Massachusetts offers amazing US history, from the Plymouth Plantation to the battlegrounds at Lexington and Concord. Massachusetts is a state steeped in history. Boston, the capital, is especially rich in sites relating to the American Revolution — the Freedom Trail connects 16 landmarks — but features all the cultural diversity and modern attractions one would expect from the sixth largest metropolitan area in the United States.
Outside of Boston, Massachusetts is famous for the gorgeous natural scenery of the Berkshires Region and the seaside getaways of Cape Cod & the Islands Region, Martha’s Vineyard and Nantucket Island. The sport of basketball was invented in Springfield, which now hosts the Basketball Hall of Fame. Marblehead, north of Boston, is a yachting center; other North Shore Region cities include Salem, site of the notorious witch trials, and the fishing town of Gloucester.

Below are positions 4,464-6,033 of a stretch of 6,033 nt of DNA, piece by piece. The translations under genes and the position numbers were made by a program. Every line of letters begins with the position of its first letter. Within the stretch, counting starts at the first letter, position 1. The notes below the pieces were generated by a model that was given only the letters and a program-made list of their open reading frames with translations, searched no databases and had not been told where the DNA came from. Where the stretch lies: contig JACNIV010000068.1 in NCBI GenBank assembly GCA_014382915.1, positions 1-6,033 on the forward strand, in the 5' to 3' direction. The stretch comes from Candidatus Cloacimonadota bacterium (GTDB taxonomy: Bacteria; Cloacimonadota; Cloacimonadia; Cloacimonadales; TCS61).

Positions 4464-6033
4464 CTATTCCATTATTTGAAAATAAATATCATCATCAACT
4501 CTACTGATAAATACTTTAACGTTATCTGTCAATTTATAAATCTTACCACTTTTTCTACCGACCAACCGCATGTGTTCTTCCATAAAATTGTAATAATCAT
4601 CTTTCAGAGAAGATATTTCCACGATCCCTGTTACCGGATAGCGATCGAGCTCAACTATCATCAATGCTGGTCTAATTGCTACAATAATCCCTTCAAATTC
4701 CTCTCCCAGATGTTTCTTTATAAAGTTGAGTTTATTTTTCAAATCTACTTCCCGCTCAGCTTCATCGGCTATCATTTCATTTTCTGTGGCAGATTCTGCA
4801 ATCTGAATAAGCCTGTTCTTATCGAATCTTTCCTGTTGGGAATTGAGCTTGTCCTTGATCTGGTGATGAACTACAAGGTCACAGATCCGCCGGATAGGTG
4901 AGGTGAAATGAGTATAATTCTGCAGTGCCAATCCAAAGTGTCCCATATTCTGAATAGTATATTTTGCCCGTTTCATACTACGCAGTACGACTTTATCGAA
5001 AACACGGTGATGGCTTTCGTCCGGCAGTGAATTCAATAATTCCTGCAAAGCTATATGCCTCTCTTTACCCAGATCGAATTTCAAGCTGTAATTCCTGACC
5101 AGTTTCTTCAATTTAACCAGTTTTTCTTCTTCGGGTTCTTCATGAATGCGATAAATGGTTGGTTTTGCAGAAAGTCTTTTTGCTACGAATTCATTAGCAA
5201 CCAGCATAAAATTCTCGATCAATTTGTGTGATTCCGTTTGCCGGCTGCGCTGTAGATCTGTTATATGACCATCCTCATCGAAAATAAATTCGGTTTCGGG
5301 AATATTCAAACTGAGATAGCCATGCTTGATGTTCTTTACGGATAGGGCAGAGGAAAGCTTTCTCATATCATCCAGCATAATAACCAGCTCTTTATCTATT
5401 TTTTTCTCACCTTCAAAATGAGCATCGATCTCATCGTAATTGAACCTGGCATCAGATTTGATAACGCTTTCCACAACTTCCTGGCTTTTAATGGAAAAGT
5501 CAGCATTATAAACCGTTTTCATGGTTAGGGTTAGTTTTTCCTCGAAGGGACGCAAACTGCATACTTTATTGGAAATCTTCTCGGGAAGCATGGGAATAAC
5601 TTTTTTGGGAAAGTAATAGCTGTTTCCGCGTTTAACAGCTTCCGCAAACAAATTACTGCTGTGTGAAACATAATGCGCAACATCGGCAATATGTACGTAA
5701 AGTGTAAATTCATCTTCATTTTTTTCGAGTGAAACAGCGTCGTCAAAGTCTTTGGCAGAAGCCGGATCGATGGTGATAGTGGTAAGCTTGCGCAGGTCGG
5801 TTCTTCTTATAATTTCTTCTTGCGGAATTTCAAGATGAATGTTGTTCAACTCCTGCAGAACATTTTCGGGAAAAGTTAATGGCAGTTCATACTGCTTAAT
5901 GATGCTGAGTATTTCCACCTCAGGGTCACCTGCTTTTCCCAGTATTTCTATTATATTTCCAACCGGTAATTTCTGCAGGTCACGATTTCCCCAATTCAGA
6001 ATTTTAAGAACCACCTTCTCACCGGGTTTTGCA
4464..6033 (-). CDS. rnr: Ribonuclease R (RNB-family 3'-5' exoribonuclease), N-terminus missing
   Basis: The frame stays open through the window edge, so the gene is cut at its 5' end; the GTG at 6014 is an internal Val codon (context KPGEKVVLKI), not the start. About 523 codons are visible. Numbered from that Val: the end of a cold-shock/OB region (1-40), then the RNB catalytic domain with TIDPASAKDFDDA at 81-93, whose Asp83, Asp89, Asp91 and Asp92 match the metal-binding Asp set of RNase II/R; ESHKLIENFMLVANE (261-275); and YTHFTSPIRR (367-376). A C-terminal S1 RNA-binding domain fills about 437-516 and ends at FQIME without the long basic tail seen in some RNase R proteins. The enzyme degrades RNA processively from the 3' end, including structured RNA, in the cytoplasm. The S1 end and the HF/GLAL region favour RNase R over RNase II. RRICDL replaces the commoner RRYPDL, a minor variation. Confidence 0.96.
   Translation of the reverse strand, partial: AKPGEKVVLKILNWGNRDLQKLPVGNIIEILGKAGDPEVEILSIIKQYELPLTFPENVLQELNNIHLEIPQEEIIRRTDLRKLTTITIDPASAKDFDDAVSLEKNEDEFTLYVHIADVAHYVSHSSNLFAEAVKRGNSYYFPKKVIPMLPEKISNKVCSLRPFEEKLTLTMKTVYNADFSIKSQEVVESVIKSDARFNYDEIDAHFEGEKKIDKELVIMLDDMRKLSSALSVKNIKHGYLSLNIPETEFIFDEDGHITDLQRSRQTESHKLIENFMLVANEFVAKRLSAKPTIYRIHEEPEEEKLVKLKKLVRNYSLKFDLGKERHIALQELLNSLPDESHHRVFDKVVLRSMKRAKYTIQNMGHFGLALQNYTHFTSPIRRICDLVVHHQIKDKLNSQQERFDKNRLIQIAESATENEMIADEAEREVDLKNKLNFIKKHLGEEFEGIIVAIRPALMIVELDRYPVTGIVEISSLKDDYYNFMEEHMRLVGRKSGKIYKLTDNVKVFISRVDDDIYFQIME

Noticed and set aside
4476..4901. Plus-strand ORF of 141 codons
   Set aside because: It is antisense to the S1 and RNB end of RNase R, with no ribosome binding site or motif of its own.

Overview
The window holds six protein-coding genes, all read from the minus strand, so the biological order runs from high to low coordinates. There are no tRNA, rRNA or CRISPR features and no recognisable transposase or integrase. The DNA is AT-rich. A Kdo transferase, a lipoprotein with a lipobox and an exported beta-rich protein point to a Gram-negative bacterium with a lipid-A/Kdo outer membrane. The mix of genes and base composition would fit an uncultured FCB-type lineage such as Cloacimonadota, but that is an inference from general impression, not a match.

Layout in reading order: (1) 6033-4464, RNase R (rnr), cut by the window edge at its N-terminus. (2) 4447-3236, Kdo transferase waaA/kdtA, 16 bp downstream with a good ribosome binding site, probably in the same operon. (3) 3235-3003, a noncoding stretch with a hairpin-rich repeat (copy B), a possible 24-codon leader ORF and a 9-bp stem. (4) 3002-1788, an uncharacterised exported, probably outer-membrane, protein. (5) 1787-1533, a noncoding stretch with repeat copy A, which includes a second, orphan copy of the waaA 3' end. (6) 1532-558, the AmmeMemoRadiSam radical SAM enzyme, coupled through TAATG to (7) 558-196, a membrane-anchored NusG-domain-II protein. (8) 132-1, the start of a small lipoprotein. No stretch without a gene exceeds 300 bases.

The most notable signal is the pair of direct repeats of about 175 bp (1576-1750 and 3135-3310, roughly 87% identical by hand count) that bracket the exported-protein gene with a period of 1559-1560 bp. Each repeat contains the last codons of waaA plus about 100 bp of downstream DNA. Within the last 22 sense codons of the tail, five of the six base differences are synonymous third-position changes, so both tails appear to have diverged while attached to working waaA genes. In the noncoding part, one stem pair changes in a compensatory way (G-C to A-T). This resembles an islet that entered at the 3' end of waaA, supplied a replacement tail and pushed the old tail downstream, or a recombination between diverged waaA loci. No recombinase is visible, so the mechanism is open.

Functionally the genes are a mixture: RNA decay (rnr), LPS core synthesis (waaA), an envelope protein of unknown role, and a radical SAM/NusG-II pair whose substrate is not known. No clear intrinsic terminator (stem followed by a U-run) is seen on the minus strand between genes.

Massachusetts is the almost undisputed capital of American higher education, with numerous universities and colleges throughout the state. Harvard University and the Massachusetts Institute of Technology in Cambridge are only two of the many prestigious schools in Massachusetts, and retirees will find abundant opportunites for educational experiences throughout the state.
In the 19th century, Massachusetts was a manufacturing powerhouse, fueled by the textile mills of Lowell. Today, the economy is dominated by the service sector, and high-tech companies concentrated on the technology belt of Route 128 encircling Boston play an ever-increasing role.
Massachusetts is the most populous state in the New England region. It is bordered by New Hampshire, Vermont, New York, Connecticut, and Rhode Island.